When I returned to the United States from Rwanda, having served a couple years in Peace Corps, somebody asked me to teach a sense of place lesson. We were at a place called Davidson Flat, one of the most popular places on the Deschutes River in Oregon, east of the Cascades, in the sagebrush desert of the Columbia Plateau. We hiked up to a place with a pretty view, and I introduced the lesson by poking fun at the idea of sense of place as being a fad that had just popped up into popular consciousness while I had been abroad. I noted that some things in my country had changed while I was gone. Sriracha was out, and Frank’s Red Hot Sauce was in. Something called Tinder was all the rage in the dating scene. And now I was surrounded by people who talked about mindfulness and a sense of place without explaining to me what they were.

Why would anyone need to make an effort to get a sense of place? Had people forgotten how to read a map while I was gone? (perhaps they had—a few months later I was leading a group in the Oregon Cascades using a map and compass, and another hiker passed me on the trail and asked me where my phone was). I got a couple chuckles from the students as I made fun of “sense of place,” then proceeded to teach a sense of place lesson that my co-instructors told me was well done. While I might not have completely understood what a sense of place was, if there is a place I know, it is there, the approximately one hundred river miles flowing north from Warm Springs to the Columbia River.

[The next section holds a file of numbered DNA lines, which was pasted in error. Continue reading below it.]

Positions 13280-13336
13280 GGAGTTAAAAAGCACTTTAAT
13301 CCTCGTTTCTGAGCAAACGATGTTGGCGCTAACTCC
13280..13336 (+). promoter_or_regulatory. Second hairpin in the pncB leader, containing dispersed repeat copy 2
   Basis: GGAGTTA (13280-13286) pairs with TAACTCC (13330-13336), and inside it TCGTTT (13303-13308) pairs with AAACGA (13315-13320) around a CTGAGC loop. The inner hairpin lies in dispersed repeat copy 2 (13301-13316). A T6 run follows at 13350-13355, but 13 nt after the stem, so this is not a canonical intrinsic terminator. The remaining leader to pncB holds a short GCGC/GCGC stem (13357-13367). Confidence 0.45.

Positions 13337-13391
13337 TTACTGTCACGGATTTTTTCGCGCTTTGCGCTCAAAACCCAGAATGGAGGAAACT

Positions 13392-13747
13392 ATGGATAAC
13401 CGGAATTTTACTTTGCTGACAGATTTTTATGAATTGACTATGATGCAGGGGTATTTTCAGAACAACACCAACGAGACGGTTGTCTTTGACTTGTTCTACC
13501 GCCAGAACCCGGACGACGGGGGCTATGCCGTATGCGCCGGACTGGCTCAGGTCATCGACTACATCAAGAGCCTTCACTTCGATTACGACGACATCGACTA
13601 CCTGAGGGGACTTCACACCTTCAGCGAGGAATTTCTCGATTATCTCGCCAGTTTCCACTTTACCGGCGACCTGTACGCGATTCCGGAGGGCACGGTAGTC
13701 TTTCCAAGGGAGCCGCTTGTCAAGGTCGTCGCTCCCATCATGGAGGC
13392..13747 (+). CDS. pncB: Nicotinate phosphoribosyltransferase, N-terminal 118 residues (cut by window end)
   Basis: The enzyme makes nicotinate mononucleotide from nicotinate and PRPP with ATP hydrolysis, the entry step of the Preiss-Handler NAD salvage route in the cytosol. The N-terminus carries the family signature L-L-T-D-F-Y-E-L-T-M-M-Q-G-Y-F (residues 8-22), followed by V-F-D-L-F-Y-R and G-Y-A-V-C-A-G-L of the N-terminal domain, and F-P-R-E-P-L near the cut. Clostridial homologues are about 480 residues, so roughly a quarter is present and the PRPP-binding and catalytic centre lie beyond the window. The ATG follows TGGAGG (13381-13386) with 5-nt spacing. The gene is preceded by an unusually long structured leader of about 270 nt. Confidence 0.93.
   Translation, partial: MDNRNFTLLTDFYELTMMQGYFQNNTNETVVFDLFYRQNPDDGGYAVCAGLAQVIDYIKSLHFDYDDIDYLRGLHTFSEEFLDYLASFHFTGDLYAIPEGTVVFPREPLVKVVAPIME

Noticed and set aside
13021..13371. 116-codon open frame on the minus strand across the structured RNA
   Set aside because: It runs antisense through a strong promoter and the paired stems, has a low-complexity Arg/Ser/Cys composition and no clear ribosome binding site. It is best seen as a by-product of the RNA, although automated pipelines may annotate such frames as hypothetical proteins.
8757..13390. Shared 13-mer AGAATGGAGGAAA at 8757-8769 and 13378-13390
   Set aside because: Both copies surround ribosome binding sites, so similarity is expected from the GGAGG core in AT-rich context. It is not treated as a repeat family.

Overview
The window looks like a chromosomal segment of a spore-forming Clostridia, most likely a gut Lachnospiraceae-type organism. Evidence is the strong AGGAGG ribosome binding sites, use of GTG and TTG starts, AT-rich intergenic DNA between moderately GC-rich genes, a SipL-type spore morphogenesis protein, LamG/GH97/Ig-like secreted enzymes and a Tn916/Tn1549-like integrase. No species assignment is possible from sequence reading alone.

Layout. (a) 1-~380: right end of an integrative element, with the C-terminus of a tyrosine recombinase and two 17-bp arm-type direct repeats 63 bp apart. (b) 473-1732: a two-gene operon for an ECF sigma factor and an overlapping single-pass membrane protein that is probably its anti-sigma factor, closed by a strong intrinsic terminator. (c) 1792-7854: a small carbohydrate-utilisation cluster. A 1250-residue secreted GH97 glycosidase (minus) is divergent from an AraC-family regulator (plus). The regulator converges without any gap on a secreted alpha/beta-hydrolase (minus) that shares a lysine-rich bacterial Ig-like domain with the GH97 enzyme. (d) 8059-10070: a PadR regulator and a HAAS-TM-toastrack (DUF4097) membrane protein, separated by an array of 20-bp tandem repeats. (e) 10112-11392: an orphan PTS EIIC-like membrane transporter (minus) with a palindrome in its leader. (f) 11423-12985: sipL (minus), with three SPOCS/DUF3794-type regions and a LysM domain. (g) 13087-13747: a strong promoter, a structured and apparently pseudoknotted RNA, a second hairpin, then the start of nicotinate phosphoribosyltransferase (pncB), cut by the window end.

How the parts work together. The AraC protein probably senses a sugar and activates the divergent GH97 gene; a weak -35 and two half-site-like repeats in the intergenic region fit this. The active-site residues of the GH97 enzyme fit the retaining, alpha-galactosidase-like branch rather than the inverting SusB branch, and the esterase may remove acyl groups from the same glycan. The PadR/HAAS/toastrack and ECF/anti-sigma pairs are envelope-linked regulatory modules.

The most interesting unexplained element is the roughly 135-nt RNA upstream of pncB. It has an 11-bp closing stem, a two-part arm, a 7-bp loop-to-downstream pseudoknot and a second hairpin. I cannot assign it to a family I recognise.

Nonfiction The Upper New Review


by Taylor Roseweeds

A glass-topped tray in a carved wooden frame affixed with two brass handles hangs on the wall by my bed, five blue swallows hand-painted on its surface. It’s the type of tray you might bring to a sick person in bed, but I’ve chosen to hang it on the wall exactly as it hung in my grandparents’ bedroom until I inherited it in 2016. I spent portions of each summer and many Christmases with them on their apple orchard—a welcome break from a less idyllic daily life. Despite the availability of a spare bedroom, my sister and I almost always slept in the living room on two matching couches.